Gerard Heumann

Design for a neighborhood based on social open space

The design for a neighborhood in Northwest Beer-Sheva briefly described below was approved but not built, its client, the Ministry of Housing.

Methodology: architects were given a pre-prepared outline master plan plus programs, the neighborhood subdivided into four parts. Bi-weekly meetings were held with the Chief Architect and District Architect of the Housing Ministry who were there to guide us as well as insure unity between the neighborhood’s different parts.

The site, 26 hectares in area, was mainly orthogonal, urban in nature with gentle topography. There were height limitations due to a nearby airbase. The program called for 1000 home units, 100 of them single-family, public buildings and open spaces. Proposed commercial land use was disallowed.

The project in Beer-sheva. (courtesy)

Its basic design principles: respect for the existing and proposed urban context, an organized and coherent complexity comprising a variety of residential building types, sustainability, continuity and unity. Creating social public and private open spaces having an interesting spatial sequence – open/closed/open, a key goal.

At the heart of the complex a central park, two smaller parks strategically located. Eight different residential building types were developed for private homes, cottages, garden apartments and multi- family residential buildings, each with their private open space. Surrounding multi-purpose open spaces were two schools, situated at intersections, close to bus stops. Kindergartens and day care centers enclosed protected open space, Small synagogues had squares, enabling people to meet before and after prayers. Building heights varied from 2-8 stories.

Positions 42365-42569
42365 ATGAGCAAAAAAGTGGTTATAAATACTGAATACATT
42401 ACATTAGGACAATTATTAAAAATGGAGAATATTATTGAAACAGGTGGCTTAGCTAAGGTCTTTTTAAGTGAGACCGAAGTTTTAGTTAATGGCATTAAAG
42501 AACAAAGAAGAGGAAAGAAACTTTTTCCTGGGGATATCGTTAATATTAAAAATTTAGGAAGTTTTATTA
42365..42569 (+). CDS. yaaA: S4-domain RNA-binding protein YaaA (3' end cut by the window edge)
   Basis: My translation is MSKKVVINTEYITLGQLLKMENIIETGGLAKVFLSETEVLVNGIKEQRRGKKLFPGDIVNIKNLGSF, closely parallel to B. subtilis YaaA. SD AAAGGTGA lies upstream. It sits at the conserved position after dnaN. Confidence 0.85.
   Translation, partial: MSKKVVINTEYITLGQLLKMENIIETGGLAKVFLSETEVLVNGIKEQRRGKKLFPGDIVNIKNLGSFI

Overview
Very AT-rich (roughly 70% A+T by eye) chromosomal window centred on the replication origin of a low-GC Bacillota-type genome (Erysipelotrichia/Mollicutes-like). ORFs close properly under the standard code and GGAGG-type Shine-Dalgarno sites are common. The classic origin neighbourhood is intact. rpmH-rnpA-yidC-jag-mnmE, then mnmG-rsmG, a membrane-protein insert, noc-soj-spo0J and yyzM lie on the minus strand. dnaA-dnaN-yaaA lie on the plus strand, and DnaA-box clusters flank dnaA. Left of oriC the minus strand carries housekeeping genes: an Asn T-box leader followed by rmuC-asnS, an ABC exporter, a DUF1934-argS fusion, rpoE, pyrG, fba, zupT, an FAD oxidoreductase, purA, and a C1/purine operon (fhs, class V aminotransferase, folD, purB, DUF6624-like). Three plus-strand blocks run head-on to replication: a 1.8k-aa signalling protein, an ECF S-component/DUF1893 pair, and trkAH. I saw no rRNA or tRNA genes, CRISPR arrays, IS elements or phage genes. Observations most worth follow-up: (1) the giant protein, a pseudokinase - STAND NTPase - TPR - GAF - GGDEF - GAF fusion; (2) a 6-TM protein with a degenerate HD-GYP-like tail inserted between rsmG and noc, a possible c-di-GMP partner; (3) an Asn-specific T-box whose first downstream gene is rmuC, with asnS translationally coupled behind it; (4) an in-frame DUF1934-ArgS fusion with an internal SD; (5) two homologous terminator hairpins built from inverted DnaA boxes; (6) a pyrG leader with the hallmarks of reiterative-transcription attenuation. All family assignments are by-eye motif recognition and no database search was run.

The street system which was varied as well, included shared paths, local and collectors with buses. Most parking was designed underground, parking at grade behind buildings, ramps discretely placed. The whole was sensitively landscaped, a green buffer zone between the neighborhood and an existing arterial road to the south.

A highly detailed statutory plan which included, inter alia, plans, sections, elevations and 3d drawings for each residential building was prepared in the final stage.

But after years of work on the part of tens of professionals and the approval of the District Committee, millions of shekels in public monies went down the drain.

What was finally built? It was the Israel Lands Administration, the owner of the land that decided to redesign the entire area with private homes alone. As this building type is small, necessitated was the construction of many more roads and utilities, a most costly enterprise making no economic sense whatsoever. The result: a monotonous, dull and lifeless “neighborhood”, undeserving of that term, the antithesis of the values we integrated into our design.

Where money and power alone reign, there is little hope for quality design and a better environment. The poorly designed and repetitive residential towers flooding our cities today, albeit on a far larger scale, are the product of this very same mentality. Unsuited to families with children and Israeli society, their highly destructive social impacts are certain to be felt in the future. The importance of thoughtful, comprehensive, long-range and three-dimensional planning cannot be over-emphasized.

Gerard Heumann – Architect and Town Planner, Jerusalem

About the Author
Gerard Heumann is an architect and town planner in Jerusalem.